Obesity has become an alarming problem for Americans especially among its youth. Several things can be attributed to this including the advances in…
Obesity has become an alarming problem for Americans especially among its youth. Several things can be attributed to this including the advances in technology. There’s the argument that adolescents and teens are not being active as they used to be. The youth of today don’t have to adventure to the park for entertainment, they can simply click a few buttons with a remote or game controller from the comfort of their couch or bed. In addition to technology advances, the availability of junk food has become remarkably accessible to the youngest of children. Many schools have started to implement healthy eating programs to try combat this nation’s rising problem. Some say it’s critical not only for limitations to be set on the accessibility of junk food in schools, but also to educate the youngest of the young on how to eat healthier. Healthy eating needs to be a learned behavior so that children implements these practices in their daily lives and continue with them throughout their teen and adult years.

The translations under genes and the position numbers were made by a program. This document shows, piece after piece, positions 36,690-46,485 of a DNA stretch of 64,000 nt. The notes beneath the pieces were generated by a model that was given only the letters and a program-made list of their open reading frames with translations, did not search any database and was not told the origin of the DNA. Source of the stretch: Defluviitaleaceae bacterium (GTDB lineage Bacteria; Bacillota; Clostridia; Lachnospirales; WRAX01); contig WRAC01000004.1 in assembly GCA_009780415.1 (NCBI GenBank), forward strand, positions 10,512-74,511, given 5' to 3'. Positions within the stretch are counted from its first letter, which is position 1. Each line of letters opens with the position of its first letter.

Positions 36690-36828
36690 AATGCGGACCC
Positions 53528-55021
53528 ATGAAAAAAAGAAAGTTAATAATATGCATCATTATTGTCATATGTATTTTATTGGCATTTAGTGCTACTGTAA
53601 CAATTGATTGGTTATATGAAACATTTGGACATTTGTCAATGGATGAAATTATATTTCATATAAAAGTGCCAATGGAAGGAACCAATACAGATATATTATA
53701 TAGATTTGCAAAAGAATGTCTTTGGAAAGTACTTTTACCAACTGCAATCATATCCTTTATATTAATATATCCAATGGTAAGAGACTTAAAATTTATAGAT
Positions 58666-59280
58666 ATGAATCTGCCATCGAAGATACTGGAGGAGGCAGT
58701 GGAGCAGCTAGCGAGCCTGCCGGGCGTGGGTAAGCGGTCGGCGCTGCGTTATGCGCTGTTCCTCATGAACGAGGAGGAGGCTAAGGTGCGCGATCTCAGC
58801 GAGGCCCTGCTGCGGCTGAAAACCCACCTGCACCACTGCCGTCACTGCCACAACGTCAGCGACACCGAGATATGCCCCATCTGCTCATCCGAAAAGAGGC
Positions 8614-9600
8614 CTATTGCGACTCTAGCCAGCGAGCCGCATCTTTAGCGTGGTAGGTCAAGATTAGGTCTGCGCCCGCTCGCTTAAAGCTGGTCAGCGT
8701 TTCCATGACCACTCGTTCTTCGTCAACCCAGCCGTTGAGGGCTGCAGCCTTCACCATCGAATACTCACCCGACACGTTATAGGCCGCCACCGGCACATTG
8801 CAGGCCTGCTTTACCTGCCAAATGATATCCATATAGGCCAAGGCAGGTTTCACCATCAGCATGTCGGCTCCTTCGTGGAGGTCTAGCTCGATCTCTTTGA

While researching teen obesity, I came across some startling statistics. According to data from 1999-2000, 15 percent of children and teens between the ages of 6 to 19 were overweight (almost 9 million). As an adolescent and preteen, I remember recess being a daily outlet at school to release some of that energy and to get our blood flowing after lunch. It seems that a lot of schools have geared that once recess time to preparation of standardized tests. Does your school offer recess or any other daily alternatives? Are you equipped with the knowledge to make healthy eating decisions?